Who's to Blame

"Who's to Blame?" by John Tenniel; Joseph Swain, engraver. Punch. 13 January 1877. The caption reads, "London: 'Out of your bed again, you troublesome old lunatic! Do you want to drown us all?' Father Thames.''Taint my fault! I ain't responsible! I suppose it's somebody's business to see me safely tucked in!'"

Here, London is seen as a regal figure, complete with mural crown (like the statue of Commerce on the Holborn Viaduct), comically holding up her dripping robes while a disshevelled Father Thames tips over with the cascading water. The classical urn which is often shown with him is tipping over too, and his crown has become dislodged, leaving only twigs on his head, like a birds' nest. There is a hint too, that the naughty old Thames is inebriated. In the background are the results of his tumble: submerged islands of the Thames, and the level view of the Thames Valley now awash with water.

A vivid report on the flooding of London along the Thames Valley was given in the Graphic, on the same day, and quoted among the "Opinions of the Press" in a book about the floods by a top civil engineer, which was published soon afterwards, in April:

The almost incessant rains of last week extended the inundation in the valley of the Thames to a very great extent. At Windsor about three hundred houses in the north-western suburb are flooded. Whole streets, standing nearly a quarter of a mile from the usual course of the Thames, were flooded, the houses rising, as it were, out of a lake. Punts are used as a means of communication. All the necessaries of life have to be conveyed by water to the homes of these poor people. The present inundation is as extensive as the great flood of 1875. The greater part of Oxford Road was flooded, and punts were used between Windsor and Clewer. To travellers coming eastward from the metropolis Windsor Castle, where the Queen and the Princess Beatrice are at present residing, looks like an island, so great an inroad upon the Home Park having been made by the floods, The Mayor of Windsor has formed a committee for the purpose of relieving the sufferers from the inundations, and Her Majesty has sent a donation of £50. On the Eton side of the Thames matters were nearly as bad. Punts navigated the Eton Wick Road, and the traffic between Eton College and Slough was kept open at Willow Brook in a similar way. The water was out extensively near Staines, Thorpe, Chertsey, Bray, Taplow, and Maidenhead, and hundreds of acres of land between Kingston and Richmond were submerged. [qtd. in Palmer 31]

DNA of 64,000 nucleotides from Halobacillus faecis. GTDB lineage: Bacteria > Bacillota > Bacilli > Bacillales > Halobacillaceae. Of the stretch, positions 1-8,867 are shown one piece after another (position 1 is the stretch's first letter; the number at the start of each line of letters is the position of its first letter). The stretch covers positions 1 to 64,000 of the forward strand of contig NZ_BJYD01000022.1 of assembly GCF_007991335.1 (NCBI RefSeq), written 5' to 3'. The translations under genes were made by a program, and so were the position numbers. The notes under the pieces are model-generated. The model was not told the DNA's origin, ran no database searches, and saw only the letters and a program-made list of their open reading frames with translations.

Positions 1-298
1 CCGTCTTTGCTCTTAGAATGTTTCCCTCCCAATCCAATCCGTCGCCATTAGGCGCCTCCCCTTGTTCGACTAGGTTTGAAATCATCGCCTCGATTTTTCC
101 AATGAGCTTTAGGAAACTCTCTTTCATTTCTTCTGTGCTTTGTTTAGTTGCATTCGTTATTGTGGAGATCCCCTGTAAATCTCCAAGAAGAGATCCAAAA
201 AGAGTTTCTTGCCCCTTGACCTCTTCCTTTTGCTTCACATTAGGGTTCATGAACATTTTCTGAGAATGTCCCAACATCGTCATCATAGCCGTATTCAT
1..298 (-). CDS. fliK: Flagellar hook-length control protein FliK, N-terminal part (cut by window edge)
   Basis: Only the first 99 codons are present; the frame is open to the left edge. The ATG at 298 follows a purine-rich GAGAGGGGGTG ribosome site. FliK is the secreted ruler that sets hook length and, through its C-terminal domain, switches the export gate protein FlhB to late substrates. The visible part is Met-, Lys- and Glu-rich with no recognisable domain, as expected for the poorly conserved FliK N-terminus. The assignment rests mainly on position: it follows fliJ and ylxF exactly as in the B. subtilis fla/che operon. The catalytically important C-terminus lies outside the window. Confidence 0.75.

The Thames, so important to London from ancient times and even now, still has a propensity to flood, despite all the measures that have been taken to mitigate the effects of excessive rainfall. Rising sea levels are a newer factor.

Image capture and text by Jacqueline Banerjee. [You may use this image without prior permission for any scholarly or educational purpose as long as you (1) credit the Internet Archive and Harvard University and (2) link your document to this URL in a web document or cite the Victorian Web in a print one.]


Palmer, Francis Ingram. Floods in the Thames Valley, and the relief of London Bridge and Its Approaches. London: Watterlow and Sons. Google Books. Free Ebook. Web. 7 September 2021.

Punch. Vol. 72-73: 7. Internet Archive. Contributed by Robarts Library, University of Toronto. Web. 7 September 2021.

Created 7 Septmeber 2021